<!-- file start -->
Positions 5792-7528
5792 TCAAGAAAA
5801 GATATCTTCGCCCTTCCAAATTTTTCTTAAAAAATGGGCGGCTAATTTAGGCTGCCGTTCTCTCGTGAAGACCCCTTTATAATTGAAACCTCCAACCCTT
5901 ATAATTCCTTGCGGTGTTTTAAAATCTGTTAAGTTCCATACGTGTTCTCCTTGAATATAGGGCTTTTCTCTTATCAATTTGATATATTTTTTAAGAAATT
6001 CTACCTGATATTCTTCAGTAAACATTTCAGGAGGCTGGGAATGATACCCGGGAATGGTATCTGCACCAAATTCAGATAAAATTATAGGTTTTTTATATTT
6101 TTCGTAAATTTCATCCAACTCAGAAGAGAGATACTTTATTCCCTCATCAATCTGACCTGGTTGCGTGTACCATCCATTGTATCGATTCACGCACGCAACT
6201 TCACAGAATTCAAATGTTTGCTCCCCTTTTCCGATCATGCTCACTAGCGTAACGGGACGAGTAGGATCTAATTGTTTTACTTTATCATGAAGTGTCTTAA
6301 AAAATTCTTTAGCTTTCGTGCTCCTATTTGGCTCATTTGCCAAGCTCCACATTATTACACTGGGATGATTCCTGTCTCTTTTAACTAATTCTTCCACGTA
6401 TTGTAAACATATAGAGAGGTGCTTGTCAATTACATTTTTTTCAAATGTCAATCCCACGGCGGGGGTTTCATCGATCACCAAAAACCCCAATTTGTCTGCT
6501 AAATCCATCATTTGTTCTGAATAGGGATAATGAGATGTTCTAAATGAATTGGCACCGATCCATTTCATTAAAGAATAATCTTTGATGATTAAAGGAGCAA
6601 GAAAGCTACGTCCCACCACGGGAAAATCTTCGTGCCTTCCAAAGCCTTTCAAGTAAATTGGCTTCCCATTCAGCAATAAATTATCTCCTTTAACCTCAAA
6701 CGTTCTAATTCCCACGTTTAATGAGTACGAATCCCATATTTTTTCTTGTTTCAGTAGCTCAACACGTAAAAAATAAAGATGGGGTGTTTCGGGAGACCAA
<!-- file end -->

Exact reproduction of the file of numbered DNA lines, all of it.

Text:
Positions 5792-7528
5792 TCAAGAAAA
5801 GATATCTTCGCCCTTCCAAATTTTTCTTAAAAAATGGGCGGCTAATTTAGGCTGCCGTTCTCTCGTGAAGACCCCTTTATAATTGAAACCTCCAACCCTT
5901 ATAATTCCTTGCGGTGTTTTAAAATCTGTTAAGTTCCATACGTGTTCTCCTTGAATATAGGGCTTTTCTCTTATCAATTTGATATATTTTTTAAGAAATT
6001 CTACCTGATATTCTTCAGTAAACATTTCAGGAGGCTGGGAATGATACCCGGGAATGGTATCTGCACCAAATTCAGATAAAATTATAGGTTTTTTATATTT
6101 TTCGTAAATTTCATCCAACTCAGAAGAGAGATACTTTATTCCCTCATCAATCTGACCTGGTTGCGTGTACCATCCATTGTATCGATTCACGCACGCAACT
6201 TCACAGAATTCAAATGTTTGCTCCCCTTTTCCGATCATGCTCACTAGCGTAACGGGACGAGTAGGATCTAATTGTTTTACTTTATCATGAAGTGTCTTAA
6301 AAAATTCTTTAGCTTTCGTGCTCCTATTTGGCTCATTTGCCAAGCTCCACATTATTACACTGGGATGATTCCTGTCTCTTTTAACTAATTCTTCCACGTA
6401 TTGTAAACATATAGAGAGGTGCTTGTCAATTACATTTTTTTCAAATGTCAATCCCACGGCGGGGGTTTCATCGATCACCAAAAACCCCAATTTGTCTGCT
6501 AAATCCATCATTTGTTCTGAATAGGGATAATGAGATGTTCTAAATGAATTGGCACCGATCCATTTCATTAAAGAATAATCTTTGATGATTAAAGGAGCAA
6601 GAAAGCTACGTCCCACCACGGGAAAATCTTCGTGCCTTCCAAAGCCTTTCAAGTAAATTGGCTTCCCATTCAGCAATAAATTATCTCCTTTAACCTCAAA
6701 CGTTCTAATTCCCACGTTTAATGAGTACGAATCCCATATTTTTTCTTGTTTCAGTAGCTCAACACGTAAAAAATAAAGATGGGGTGTTTCGGGAGACCAA